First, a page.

I have been following the news on the reconstruction of Al-Nouri Mosque for quite some time, not only because I care about it, but also because 4 million Moslawis are attached to it from their childhood.
Mohamed Salah A Moslawi
I was overwhelmed with happiness when I heard about the discoveries! Having this heritage, preserved for so many years underground, having it escape the intentional destruction of heritage that the rest of the city endured, it’s a miracle. It is true that we lost a lot, but hopefully what is coming is better.
Mohamed Salah A Moslawi
An architectural style dedicated specifically to the Al Nouri-Mosque

This architectural style, associated with this type of water distribution was dedicated specifically to the Al Nouri-Mosque, something not commonly found in Iraq, it remained buried for many years to finally see the light offering the people of the city, a new piece of their history and the history of their city.

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The National Commission for Heritage and Antiquities is working with UNESCO to preserve these parts and ensure it rehabilitation and preservation as a museum for visitors to learn about the different phases that the mosque went through in its construction and its 8-century history.

I wish for this site to become open to tourists so that there is more movement in the Old City, it will improve our living standards, and this City deserves to be discovered, it is full of archeological details and surprises.
Mohamed Salah A Moslawi

More than 800 years after its construction in the middle of the Old City of Mosul in Iraq, with its beloved leaning minaret dominating the city’s skyline and overlooking the courtyards of the surrounding houses and the city’s narrow alleys, Al-Nouri Mosque and its minaret were destroyed in 2017 by conflict turning this iconic landmark to rubble leaving its people shocked and in despair.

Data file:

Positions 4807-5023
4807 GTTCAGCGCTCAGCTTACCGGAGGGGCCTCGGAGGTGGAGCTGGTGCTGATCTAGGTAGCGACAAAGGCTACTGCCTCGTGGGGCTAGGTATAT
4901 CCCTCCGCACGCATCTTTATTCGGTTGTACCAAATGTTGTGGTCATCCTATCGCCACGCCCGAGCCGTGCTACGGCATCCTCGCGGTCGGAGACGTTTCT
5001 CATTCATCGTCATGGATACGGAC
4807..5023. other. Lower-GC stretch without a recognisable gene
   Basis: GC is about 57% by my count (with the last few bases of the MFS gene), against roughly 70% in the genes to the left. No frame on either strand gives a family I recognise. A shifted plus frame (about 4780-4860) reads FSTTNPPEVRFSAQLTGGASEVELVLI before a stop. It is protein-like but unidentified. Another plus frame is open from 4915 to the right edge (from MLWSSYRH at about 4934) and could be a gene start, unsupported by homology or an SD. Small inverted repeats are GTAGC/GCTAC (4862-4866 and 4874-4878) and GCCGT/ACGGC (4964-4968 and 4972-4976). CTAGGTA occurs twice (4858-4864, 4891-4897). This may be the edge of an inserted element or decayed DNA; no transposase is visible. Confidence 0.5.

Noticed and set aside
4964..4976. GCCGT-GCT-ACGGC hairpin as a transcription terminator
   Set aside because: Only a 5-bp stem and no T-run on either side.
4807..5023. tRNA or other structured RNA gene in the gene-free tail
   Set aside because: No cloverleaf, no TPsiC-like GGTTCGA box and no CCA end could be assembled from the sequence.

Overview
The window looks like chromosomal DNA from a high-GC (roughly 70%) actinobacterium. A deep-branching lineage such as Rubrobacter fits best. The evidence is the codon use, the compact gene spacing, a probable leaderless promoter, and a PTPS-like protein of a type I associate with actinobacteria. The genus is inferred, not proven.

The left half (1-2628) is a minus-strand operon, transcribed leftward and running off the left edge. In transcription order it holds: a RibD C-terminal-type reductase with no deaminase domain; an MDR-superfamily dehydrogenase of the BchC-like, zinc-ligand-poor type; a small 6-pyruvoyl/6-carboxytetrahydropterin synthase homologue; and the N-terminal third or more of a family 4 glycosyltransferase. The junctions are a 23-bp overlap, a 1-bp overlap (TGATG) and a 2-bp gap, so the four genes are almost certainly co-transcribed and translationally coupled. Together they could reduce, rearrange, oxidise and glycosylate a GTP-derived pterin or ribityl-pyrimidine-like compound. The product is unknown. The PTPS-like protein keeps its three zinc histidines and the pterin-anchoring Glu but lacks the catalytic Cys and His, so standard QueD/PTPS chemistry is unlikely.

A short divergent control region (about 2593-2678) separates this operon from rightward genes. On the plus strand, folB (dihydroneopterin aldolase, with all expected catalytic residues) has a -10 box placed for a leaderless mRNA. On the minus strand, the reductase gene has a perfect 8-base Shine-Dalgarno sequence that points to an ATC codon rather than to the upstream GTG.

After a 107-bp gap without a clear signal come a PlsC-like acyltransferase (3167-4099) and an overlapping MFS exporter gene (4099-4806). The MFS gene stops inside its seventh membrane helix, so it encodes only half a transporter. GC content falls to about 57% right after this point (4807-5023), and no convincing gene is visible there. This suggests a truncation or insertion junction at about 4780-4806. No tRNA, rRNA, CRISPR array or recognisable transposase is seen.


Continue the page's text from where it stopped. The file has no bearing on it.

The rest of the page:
In 2018, less than a year after the end of conflict UNESCO launched its flagship initiative to “Revive the Spirit of Mosul” and its work on the reconstruction of this important archaeological site started in partnership with the United Arab Emirates and in cooperation with the Iraqi Ministry of Culture and the Sunni Endowment. Beyond the reconstruction of heritage, this project has created jobs and enhanced social cohesion in a city destroyed by war.

Within the scope of UNESCO’s flagship initiative “Revive the Spirit of Mosul” that aims to revive a spirit of peaceful co-existence and social cohesion, through heritage, cultural life and education, the United Arab Emirates partnered with UNESCO investing US$50.4 million for the restoration and reconstruction of the historic landmarks of MosulAl-Nouri Mosque and Al-Hadba minaret, Al-Saa’a and Al-Tahera Churches. UNESCO works in partnership with the United Arab Emirates and in coordination with the Government of Iraq, local partners and international experts.